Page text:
Pastor Craig Simenson has been serving as pastor of the Grace Lutheran Church in Darlington for a little less than a year now, but said he is still learning about the community of the congregation as well as the wider community of Darlington.
After several years of interim ministers and focusing on internal maintenance and structure at the Grace Lutheran Church, before Simenson arrived as a permanent minister, the congregation is now beginning to turn outwards and develop a plan and outreach in regards to the greater community.
One result of that shift in focus has been the formation of a free community Thanksgiving meal event that will be held at Grace Lutheran Church on Thanksgiving, Nov. 26, beginning at 11 a.m. The meal is open to all, particularly those that may not have family to celebrate the holiday with or cannot afford a big meal for their family.
The event will include the traditional Thanksgiving menu of turkey, ham, potatoes, dressing, corn, salads, rolls, pies & desserts, and will be held in the basement of the church, and although reservations are not necessary, they would be appreciated. Reservations can be left as a message with number of kids and adults attending the meal at 608-776-4462.
Simenson noted that the idea for a community Thanksgiving dinner was first suggested by a congregation member who then connected with a few other members, who have since taken on the major planning of the event.
“I’m not really the one organizing it,” said Simenson. “I’m helping with the marketing mostly, but it’s really been the brainchild of the congregation members, which I think is great, because the minister shouldn’t always be the one spearheading things like this. It’s my job to help facilitate these things and equip congregation members, so that’s really exciting.”
Simenson, who originally grew up in Dodgeville, feels that as someone who is still learning about the community and environment, ideas like this should come from community members themselves, who know more about what will connect with the community, rather than him alone.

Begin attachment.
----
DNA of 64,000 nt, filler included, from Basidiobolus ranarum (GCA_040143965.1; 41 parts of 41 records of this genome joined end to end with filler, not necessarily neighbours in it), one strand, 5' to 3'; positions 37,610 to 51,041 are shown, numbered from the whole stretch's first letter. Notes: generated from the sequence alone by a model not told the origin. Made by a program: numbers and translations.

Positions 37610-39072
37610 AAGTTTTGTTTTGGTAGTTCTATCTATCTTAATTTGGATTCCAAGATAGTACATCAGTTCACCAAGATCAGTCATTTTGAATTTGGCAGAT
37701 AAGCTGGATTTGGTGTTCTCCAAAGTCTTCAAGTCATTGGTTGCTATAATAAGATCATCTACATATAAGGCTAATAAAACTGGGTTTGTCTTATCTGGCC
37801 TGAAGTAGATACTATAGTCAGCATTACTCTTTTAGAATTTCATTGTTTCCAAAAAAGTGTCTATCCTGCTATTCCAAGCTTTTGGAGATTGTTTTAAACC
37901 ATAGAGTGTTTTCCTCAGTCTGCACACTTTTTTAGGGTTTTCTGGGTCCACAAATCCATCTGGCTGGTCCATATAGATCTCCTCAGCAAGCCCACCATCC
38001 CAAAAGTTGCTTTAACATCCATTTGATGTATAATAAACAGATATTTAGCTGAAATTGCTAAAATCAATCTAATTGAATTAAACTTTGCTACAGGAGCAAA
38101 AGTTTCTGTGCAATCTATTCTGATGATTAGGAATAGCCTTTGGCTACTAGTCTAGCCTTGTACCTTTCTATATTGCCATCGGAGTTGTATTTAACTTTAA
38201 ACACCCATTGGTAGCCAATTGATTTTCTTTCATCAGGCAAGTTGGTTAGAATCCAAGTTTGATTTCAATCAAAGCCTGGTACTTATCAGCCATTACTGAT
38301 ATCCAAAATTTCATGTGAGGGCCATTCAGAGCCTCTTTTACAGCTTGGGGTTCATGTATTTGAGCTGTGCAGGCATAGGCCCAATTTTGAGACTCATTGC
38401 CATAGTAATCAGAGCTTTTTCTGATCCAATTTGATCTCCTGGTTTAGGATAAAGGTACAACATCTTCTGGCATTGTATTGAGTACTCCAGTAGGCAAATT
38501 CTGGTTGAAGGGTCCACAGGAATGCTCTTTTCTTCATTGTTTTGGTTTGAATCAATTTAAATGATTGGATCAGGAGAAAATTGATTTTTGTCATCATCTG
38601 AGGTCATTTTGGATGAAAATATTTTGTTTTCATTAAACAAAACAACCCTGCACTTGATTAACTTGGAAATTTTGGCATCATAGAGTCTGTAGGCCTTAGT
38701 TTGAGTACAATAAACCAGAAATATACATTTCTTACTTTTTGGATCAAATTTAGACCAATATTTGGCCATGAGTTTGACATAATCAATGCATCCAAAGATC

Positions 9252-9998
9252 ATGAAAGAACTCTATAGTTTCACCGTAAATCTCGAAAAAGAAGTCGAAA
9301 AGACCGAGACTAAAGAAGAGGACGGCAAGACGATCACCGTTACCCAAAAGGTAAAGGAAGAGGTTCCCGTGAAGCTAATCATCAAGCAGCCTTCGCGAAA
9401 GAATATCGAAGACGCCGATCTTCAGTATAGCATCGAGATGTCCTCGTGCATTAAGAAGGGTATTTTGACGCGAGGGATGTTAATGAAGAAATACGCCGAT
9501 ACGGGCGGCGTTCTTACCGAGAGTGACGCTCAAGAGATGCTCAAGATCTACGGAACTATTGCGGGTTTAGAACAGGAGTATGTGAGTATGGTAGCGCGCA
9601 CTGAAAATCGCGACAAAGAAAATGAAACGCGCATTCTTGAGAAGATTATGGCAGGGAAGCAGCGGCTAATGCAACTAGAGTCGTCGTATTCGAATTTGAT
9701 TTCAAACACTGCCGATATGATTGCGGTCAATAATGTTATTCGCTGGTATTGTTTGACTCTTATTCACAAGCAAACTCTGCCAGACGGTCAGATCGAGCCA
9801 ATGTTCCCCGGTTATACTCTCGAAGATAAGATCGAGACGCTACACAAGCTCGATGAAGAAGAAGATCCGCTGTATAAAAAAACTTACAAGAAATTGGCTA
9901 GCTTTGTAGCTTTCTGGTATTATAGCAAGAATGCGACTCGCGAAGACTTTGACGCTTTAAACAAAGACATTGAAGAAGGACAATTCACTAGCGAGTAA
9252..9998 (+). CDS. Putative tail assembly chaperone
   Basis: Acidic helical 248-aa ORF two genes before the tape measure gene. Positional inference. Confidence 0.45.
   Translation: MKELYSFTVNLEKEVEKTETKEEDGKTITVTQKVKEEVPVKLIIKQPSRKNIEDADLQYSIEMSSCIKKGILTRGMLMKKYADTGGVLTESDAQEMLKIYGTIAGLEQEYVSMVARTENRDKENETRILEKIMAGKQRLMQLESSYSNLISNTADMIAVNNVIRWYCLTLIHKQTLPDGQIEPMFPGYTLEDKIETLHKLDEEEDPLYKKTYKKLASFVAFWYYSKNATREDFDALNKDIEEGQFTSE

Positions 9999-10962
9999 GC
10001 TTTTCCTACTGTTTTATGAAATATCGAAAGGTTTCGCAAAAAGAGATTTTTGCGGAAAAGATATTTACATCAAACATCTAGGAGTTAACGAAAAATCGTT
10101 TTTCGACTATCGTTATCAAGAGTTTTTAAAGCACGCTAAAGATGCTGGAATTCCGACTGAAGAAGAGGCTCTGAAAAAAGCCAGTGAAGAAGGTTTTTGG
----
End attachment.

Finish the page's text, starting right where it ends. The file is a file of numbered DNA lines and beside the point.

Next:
Simenson started at Grace Lutheran Church around Jan. 20 this year after being ordained in Grace Lutheran Church in Dodgeville, his home church, just a few days before on Jan. 17.
His path to the ministry is an interesting tale. After obtaining his bachelor’s degree from UW-Madison in 2004, he left the area and traveled to the east coast, where he stayed in North Carolina, then Boston, Mass. for approximately seven years doing volunteer management work for children’s charities.
Then in 2008 he decided to attend Harvard Divinity School, but not originally with the intention of becoming a minister.
“When I moved to Boston I wasn’t really interested in the Lutheran Church,” he said. “I was raised Lutheran, but had gotten away from that and was trying to find my way I guess.”
Then during his first term at divinity school he felt that he was being called back to his roots, and even though he wasn’t really a part of that world anymore, the calling he felt was specifically towards the Lutheran faith.
He began to look into what it would mean to become a Lutheran minister, and proceeded with the three-year program at Harvard Divinity School, graduating in 2011.
From there he took an internship doing a hospital chaplaincy at Meriter Hospital in Madison for the summer, as completing a chaplaincy for a unit is part of the process to becoming a minister with the Evangelical Lutheran Church in America (ELCA). That internship then developed into a 15-month experience, after which Simenson completed another year of study at the Lutheran School of Theology at Chicago. He then participated in a required year-long internship with a congregation at the United Lutheran Church in Lincoln, Neb., completing that last August and moving back to Chicago to complete his Master of Theology and wait for his assignment, which would eventually bring him to Darlington.
Since then he has been learning the community and the congregation and working with the congregation to develop a current mission and identity for the church and building on the energy of the congregation.
“Coming into a new community means finding a balance between honoring who I am and my ideas, and what the values of the community are,” he explained. “I don’t want to just come in with a bunch of ideas that will throw people off.”
Simenson said that he has also been working with the congregation to understand that the church is bigger than just a local congregation or community.
“We’re working on building the community of churches and seeing what that can become, as well as looking at ways to connect with the wider Lutheran Church,” said Simenson.
Simenson said he is also excited about the opportunity to work on faith formation for the youth and children of the congregation.
“I want to get as many kids involved as possible,” he said. “Kids are very important to a congregation’s values and we are lucky enough to have a healthy population of youth in our congregation, so it’s exciting to think about ways to get kids more involved or having the kids help lead us.”
Simenson was recently married in August to Hannah Campbell Gustafson.